ARS 33-420 Interpretation
In Wyatt v. Wehmueller, 167 Ariz. 281, 284-85, 806 P.2d 870, 873-74 (1991) the Arizona Supreme Court considered whether a client could be liable under A.R.S. 33-420 for filing a groundless lis pendens when the client's attorney knew the document was groundless, but filed it without informing the client of the filing. Id. at 283, 806 P.2d at 872.
The supreme court concluded that the statute imposes liability only if the person causing the filing of the invalid document knows or has reason to know that the document is invalid, thereby mandating a finding of scienter on the part of the person causing the filing. Id. at 284, 806 P.2d at 873.
The supreme court reasoned that although an attorney is generally authorized to act on behalf of a client, the lawyer's knowledge as to the groundlessness of the document filed could not be imputed to the client to impose liability under the statute when the client was not aware that the lawyer had filed the lis pendens. Id. at 284-85, 806 P.2d at 873-74.
Trustors who have not paid off their loan obligations are neither owners nor beneficial title holders under A.R.S. 33-420.
In Hatch Cos. Contracting, Inc. v. Arizona Bank, 170 Ariz. 553, 826 P.2d 1179 (App. 1991), the Court determined that a bank, as beneficiary under the deed of trust, was the beneficial title holder, 170 Ariz. at 555-56, 826 P.2d at 1181-82, while the court in Richey v. Western Pacific Development Corp., 140 Ariz. 597, 684 P.2d 169 (App. 1984) held that beneficial title holder referred to a beneficiary who appears on the title and owner meant "record title holder," or the trustee. 140 Ariz. at 601, 684 P.2d at 173.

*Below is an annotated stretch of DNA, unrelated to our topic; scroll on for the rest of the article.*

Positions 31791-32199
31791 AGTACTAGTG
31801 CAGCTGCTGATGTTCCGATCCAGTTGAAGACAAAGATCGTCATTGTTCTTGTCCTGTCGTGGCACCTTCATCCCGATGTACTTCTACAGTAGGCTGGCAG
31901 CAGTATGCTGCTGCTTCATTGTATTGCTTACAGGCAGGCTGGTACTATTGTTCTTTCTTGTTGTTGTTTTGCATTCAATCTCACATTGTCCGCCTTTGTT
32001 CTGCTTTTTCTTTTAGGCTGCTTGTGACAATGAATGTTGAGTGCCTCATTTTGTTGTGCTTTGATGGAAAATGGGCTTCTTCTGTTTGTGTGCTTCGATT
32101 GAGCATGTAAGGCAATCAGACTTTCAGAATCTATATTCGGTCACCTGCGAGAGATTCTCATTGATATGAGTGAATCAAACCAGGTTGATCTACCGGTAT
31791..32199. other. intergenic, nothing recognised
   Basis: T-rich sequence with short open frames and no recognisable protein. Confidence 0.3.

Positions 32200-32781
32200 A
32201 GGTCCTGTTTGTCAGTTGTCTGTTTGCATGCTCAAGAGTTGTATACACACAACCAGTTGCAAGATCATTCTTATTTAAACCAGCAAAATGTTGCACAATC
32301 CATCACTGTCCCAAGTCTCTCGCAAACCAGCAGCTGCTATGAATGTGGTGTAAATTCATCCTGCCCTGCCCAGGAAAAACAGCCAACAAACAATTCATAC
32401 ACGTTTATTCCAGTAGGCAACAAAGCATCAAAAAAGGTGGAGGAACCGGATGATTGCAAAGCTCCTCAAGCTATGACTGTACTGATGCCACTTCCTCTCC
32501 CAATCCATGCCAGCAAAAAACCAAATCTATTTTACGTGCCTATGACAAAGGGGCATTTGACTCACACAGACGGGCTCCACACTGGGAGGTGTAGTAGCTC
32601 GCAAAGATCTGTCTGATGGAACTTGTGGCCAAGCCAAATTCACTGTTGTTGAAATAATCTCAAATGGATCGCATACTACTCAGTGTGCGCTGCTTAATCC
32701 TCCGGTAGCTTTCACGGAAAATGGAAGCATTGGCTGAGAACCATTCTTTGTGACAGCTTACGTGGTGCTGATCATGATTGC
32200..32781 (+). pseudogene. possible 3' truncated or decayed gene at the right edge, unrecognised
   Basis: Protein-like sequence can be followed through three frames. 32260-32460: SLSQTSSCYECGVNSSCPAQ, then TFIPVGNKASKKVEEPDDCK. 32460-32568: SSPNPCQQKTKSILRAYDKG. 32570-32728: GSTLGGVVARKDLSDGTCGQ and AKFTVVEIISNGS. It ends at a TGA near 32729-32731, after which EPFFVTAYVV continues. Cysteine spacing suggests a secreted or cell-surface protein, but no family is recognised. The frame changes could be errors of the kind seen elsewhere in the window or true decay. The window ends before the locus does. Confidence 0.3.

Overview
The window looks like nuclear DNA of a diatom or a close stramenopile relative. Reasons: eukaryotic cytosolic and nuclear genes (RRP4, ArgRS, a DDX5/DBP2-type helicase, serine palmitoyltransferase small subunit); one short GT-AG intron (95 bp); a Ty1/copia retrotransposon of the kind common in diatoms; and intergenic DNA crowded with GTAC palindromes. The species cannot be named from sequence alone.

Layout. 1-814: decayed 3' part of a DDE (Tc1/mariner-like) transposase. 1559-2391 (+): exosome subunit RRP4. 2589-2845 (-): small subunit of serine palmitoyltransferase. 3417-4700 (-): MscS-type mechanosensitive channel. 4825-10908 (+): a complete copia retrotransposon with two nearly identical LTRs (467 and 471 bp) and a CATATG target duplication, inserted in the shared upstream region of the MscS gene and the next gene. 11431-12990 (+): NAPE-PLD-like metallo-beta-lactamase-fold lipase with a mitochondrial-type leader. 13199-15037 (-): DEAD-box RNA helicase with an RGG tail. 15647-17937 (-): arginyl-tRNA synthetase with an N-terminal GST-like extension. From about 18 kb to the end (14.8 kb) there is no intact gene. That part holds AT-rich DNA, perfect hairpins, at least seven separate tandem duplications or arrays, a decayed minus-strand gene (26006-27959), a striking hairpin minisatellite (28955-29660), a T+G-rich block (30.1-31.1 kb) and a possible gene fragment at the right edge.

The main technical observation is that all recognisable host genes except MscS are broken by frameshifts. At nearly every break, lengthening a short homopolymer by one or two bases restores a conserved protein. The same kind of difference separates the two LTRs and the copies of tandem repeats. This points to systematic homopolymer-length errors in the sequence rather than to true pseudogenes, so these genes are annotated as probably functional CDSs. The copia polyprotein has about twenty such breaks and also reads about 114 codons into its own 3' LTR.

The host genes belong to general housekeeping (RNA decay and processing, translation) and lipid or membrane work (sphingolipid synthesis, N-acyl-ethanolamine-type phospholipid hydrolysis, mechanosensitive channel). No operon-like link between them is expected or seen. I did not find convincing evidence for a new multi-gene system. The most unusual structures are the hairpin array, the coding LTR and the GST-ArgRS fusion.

However, the situation in Richey is markedly different than the situation in this case, as Richey dealt with a dual beneficiary trust between a trustee and beneficiaries, rather than a deed of trust between a trustor, trustee, and beneficiary. See id. at 598, 684 P.2d at 170.
Furthermore, in making its determination, the court in Richey was not asked to consider whether "owner" included trustors or mortgagors. Rather, it simply agreed with the appellants' contention that owner meant "record title holder." Id. at 601, 684 P.2d at 173.